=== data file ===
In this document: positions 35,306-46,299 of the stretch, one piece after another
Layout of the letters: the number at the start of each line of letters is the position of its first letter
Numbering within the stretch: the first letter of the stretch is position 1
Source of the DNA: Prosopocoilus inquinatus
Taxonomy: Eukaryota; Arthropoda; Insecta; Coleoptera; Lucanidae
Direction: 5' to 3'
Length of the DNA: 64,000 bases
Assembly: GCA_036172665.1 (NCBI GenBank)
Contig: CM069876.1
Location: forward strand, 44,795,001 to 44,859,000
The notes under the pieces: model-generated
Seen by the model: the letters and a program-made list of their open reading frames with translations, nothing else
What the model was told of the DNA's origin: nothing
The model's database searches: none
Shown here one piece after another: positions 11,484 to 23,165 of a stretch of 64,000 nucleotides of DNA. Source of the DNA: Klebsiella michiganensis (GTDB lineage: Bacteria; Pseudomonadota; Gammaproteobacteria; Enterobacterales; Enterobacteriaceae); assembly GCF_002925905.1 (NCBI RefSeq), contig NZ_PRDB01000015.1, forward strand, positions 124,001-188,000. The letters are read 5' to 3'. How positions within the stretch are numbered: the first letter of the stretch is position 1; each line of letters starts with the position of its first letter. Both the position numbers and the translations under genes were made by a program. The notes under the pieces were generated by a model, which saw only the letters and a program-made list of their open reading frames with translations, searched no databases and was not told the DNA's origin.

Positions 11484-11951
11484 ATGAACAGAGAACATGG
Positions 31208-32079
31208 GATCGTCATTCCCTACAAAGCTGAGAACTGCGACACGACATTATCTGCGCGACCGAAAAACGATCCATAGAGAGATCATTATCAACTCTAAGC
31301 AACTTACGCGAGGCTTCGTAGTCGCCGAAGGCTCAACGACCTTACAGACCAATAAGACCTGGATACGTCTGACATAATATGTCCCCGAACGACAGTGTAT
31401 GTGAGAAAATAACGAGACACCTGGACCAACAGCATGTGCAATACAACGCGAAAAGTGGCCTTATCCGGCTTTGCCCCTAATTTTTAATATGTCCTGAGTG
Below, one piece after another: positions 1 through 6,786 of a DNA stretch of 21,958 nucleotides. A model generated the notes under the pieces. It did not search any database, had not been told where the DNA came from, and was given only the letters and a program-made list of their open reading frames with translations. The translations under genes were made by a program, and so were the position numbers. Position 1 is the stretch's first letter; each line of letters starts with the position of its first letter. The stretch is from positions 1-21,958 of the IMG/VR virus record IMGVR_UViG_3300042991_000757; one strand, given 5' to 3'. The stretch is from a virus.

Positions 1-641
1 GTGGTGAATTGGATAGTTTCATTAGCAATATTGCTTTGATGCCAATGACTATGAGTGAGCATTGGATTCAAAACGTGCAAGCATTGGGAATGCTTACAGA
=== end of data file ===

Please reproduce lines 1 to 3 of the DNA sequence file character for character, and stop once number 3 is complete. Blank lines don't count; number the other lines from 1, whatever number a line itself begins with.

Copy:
In this document: positions 35,306-46,299 of the stretch, one piece after another
Layout of the letters: the number at the start of each line of letters is the position of its first letter
Numbering within the stretch: the first letter of the stretch is position 1